Trump recasts his Proud Boys remark as plea to let cops do work

Daniel Flatley, Laura Litvan and Jennifer Jacobs

President Donald Trump claimed that he’s unfamiliar with the Proud Boys, a right-wing vigilante group he advised to “stand back and stand by” during Tuesday’s debate, and said they should step aside to let police regulate protests.

“I don’t know who the Proud Boys are,” Trump told reporters before departing the White House for a fundraiser and rally in Minnesota on Wednesday. “Whoever they are, they need to stand down, let law enforcement do their work.”

Trump has drawn criticism for declining to directly condemn White supremacy at the invitation of the debate moderator, Fox News host Chris Wallace. After Wallace suggested Trump tell groups like the Proud Boys to “stand down,” Trump responded, “Proud Boys, stand back and stand by.”

Members of the group celebrated the remark on social media.

On Wednesday, the White House and some GOP allies backed Trump’s remarks on White supremacy, noting that he said “sure,” “I’m willing to do that” and “I’m willing to do anything” in response to Wallace’s entreaties to condemn the groups.

But the only Black Republican senator called on the president to “correct” his comments.

“I think he misspoke,” Senator Tim Scott of South Carolina told reporters Wednesday at the Capitol. He added, curtly: “I think he should correct it. If he doesn’t correct it I guess he didn’t misspeak.”

Majority Leader Mitch McConnell and Senator Lindsey Graham supported Scott’s statement.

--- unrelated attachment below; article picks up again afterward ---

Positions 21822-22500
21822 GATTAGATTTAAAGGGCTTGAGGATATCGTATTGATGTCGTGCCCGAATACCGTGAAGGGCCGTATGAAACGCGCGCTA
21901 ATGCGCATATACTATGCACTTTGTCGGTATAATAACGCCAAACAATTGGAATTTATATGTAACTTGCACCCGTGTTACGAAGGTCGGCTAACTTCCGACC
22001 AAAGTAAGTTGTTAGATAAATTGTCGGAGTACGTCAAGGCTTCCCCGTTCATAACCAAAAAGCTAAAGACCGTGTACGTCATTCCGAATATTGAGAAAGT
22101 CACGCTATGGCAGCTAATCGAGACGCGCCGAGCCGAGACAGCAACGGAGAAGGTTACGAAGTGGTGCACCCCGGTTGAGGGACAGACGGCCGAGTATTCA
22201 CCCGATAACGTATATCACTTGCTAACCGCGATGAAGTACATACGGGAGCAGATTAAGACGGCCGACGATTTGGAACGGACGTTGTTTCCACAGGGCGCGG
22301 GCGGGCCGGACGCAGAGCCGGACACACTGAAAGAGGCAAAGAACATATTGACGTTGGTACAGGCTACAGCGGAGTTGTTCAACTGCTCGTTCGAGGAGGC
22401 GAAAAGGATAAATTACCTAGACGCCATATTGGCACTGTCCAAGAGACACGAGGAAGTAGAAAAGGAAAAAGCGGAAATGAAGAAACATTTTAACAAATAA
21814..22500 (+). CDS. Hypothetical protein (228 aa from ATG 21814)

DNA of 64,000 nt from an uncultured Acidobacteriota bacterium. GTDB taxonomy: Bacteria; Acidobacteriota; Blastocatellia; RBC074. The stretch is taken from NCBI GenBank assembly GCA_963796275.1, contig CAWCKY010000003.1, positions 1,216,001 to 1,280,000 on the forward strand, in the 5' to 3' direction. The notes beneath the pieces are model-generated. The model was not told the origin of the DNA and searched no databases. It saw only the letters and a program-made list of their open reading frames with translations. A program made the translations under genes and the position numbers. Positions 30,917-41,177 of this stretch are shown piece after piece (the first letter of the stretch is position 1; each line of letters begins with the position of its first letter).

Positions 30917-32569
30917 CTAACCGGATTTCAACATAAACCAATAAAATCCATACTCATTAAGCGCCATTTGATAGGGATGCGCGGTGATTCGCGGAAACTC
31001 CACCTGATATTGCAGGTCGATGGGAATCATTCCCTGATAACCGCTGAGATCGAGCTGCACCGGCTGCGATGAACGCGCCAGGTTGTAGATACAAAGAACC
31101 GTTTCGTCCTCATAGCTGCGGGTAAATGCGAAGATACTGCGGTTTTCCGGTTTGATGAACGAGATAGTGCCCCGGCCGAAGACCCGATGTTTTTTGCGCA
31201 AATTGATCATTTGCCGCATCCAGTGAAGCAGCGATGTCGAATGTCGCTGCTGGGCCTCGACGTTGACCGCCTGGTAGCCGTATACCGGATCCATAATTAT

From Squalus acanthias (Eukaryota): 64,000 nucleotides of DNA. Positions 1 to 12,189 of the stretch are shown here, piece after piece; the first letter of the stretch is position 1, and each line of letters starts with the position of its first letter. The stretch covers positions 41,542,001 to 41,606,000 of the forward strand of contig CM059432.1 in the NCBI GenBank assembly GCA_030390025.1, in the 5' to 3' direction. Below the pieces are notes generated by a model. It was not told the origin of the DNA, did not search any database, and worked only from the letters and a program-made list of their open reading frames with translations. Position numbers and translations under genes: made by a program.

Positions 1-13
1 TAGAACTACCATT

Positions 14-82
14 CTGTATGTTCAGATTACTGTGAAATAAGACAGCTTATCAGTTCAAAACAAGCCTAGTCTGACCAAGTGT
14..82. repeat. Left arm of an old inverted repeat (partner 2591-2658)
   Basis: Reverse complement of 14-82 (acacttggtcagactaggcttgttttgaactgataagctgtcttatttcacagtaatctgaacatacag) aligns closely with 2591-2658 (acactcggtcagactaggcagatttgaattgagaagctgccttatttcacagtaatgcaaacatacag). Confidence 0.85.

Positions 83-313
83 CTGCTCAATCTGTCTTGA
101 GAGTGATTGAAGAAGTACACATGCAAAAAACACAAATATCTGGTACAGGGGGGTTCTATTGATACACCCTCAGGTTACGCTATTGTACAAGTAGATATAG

“It was not Lincoln-Douglas,” McConnell told reporters about the debate. “With regard to the White supremacy issue, I want to associate myself with the remarks of Senator Tim Scott that he put out earlier today.”

Scott, McConnell said, “said it was unacceptable not to condemn white supremacists. I do so, in the strongest possible way.”

In a tweet Wednesday, Graham said: “I agree with @SenatorTimScott statement about President Trump needing to make it clear Proud Boys is a racist organization antithetical to American ideals.”

After his remarks on the Proud Boys at the debate, Trump pivoted to blame the far-left anti-fascist movement known as antifa for violence, even though his nominee for Homeland Security secretary has said White supremacists are the “most persistent and lethal threat” to the U.S. from within the country.

Trump campaign spokesman Hogan Gidley and White House spokeswoman Alyssa Farah both said Wednesday morning that Trump’s response – “sure” – to Wallace’s question amounted to a condemnation.

“He says sure’ right out of the gate to that question,” Farah told Fox News.

“How many times, how many ways does he have to say it?” Gidley said in a Wednesday morning interview on CNN that focused largely on Trump’s views on White supremacy groups.

They also downplayed his remarks that the Proud Boys should “stand back and stand by,” which members of the group interpreted as a call to future action. “I don’t think that there’s anything to clarify. He’s told them to stand back,” Farah said.

Several Republican lawmakers sought to give the president the benefit of the doubt and used the same line of argument as Trump’s aides, saying extremists of all stripes should be condemned.